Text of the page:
Once the seam has stiffened, use a metal rib to scrape away clay, primarily from the inside, to bevel the attachment point into a tapered drinking edge. It’s important that the double-walled form doesn’t feel any more cumbersome than a single-walled cup, especially at the rim. Remove tool marks using a sponge and a soft rubber rib.
Lastly, carve and soften the lines on the outer layer with the same methods described earlier. Soften the edge of each pierced element as well to create a consistent, finished look. Dry the finished cup slowly over many days (16).
To keep these delicate forms from warping, it’s important to fire them on shrink pads. To create a shrink pad, cut a small donut shape just wider than the foot of the cup from a thick slab of clay (17). This should be bisque fired, though it doesn’t need to be fired with the cup until the glaze firing.
A simple, monochromatic glaze application complements the highly decorated surface and complex forms of my vessels. I use a palette of transparent glazes that pool in the carved lines. I suggest finding a glaze that behaves similarly. These double-walled forms can only be glazed by dipping, where the piece is completely submerged in glaze (18). Other methods risk leaving unglazed pockets between the two layers. I fire my work primarily to cone 10 in reduction. Larger or more precarious pieces are fired to cone 6 in an electric kiln, because the lower firing temperature means there is a lower risk of slumping.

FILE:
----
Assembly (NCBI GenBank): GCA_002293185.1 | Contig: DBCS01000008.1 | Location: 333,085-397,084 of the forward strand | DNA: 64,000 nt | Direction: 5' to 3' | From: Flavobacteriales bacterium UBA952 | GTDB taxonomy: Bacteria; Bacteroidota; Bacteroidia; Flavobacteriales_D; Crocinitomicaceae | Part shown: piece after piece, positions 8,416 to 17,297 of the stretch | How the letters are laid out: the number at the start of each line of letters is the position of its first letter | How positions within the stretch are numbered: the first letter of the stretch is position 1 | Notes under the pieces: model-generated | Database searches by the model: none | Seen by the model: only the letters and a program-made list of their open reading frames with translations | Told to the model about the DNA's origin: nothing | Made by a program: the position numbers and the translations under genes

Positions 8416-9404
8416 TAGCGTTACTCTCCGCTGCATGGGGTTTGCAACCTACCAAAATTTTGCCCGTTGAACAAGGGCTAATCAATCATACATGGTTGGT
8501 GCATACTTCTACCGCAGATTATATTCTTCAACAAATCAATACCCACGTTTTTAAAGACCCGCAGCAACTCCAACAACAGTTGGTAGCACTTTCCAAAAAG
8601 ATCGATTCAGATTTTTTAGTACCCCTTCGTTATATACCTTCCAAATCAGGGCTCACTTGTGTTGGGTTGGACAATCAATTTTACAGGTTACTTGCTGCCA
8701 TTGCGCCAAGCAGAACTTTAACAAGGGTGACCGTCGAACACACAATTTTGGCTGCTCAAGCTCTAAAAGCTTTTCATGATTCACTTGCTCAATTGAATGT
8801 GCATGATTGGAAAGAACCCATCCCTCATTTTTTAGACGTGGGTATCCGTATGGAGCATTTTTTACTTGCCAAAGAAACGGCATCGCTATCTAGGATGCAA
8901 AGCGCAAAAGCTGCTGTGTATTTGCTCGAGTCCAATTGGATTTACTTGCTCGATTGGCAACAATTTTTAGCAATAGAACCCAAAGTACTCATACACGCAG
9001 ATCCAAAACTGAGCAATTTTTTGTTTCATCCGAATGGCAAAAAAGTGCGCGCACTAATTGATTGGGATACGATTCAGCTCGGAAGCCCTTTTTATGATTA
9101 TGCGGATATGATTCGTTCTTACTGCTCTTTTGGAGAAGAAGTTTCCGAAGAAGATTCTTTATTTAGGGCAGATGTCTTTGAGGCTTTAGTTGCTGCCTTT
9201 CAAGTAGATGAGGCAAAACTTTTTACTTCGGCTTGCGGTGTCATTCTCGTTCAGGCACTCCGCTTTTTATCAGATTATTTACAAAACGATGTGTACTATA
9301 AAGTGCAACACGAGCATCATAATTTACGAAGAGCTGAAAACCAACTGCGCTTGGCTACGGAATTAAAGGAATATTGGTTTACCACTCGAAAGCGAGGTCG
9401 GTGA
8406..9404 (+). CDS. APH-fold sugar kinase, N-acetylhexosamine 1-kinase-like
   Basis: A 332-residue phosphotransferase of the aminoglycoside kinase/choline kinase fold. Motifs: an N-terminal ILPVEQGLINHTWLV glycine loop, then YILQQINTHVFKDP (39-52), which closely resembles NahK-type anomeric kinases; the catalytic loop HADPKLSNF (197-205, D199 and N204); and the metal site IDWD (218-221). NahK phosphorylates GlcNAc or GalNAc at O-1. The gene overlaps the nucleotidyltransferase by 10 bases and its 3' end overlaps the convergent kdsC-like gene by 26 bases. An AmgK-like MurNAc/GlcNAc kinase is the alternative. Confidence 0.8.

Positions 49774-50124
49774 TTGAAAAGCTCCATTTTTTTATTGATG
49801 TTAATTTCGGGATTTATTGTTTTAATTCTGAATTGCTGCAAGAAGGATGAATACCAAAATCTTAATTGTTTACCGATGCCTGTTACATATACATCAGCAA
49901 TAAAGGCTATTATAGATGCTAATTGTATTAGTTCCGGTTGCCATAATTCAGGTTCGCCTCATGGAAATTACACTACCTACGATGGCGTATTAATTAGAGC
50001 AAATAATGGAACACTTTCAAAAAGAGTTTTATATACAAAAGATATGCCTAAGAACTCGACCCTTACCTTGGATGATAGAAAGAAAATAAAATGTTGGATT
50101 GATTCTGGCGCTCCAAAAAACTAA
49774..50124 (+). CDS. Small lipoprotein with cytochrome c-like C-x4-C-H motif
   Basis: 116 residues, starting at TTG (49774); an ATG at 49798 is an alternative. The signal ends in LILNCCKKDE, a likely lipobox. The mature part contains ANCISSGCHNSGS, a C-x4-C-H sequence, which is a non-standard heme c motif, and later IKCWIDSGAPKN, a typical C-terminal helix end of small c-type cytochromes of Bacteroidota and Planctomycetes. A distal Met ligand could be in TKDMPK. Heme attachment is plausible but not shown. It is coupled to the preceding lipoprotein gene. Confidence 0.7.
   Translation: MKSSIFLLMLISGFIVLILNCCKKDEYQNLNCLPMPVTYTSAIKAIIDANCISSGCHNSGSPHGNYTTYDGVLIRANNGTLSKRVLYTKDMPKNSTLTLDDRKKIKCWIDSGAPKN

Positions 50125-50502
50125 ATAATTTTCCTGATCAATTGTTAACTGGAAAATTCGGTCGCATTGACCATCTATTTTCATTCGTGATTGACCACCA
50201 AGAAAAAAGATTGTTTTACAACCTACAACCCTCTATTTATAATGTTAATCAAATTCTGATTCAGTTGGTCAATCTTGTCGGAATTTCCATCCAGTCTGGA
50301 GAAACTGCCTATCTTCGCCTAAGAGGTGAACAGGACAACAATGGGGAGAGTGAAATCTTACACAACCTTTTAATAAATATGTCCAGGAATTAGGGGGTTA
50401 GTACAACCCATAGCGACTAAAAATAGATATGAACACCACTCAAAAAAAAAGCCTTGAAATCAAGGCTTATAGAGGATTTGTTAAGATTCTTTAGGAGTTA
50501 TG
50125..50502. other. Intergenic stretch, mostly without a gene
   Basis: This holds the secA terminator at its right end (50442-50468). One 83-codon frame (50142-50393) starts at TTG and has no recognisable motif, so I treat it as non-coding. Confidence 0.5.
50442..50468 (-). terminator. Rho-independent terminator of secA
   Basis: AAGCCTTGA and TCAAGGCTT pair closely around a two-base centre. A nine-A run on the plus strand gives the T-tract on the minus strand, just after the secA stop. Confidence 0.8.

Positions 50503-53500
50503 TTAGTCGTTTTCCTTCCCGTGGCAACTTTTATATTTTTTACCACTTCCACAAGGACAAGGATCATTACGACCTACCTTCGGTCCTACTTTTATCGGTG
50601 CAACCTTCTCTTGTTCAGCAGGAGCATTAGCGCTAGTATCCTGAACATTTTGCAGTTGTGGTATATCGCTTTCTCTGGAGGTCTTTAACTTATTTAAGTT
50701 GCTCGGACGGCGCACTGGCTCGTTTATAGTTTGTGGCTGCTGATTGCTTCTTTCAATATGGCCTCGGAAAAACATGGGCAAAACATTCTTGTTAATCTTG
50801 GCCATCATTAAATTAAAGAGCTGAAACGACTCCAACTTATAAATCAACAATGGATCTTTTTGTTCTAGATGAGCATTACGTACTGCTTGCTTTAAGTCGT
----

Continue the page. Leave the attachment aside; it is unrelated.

Don’t forget to paint a thin layer of kiln wash on the donut-shaped shrink pad and fire the cup on it for the glaze firing to avoid warping. If the shrink pad is stuck to the foot after the glaze firing, a gentle tap of a hammer on the shrink pad should pop it off. For the final step, I smooth the foot of my pieces with a diamond sanding pad to create a polished look and feel.
Katie Bosley earned her BFA in ceramics form the University of Florida, and is currently an MFA candidate at the University of Nebraska, Lincoln. To see more, check out KatieBosley.com and follow her on Instagram @KatieBosleyClay.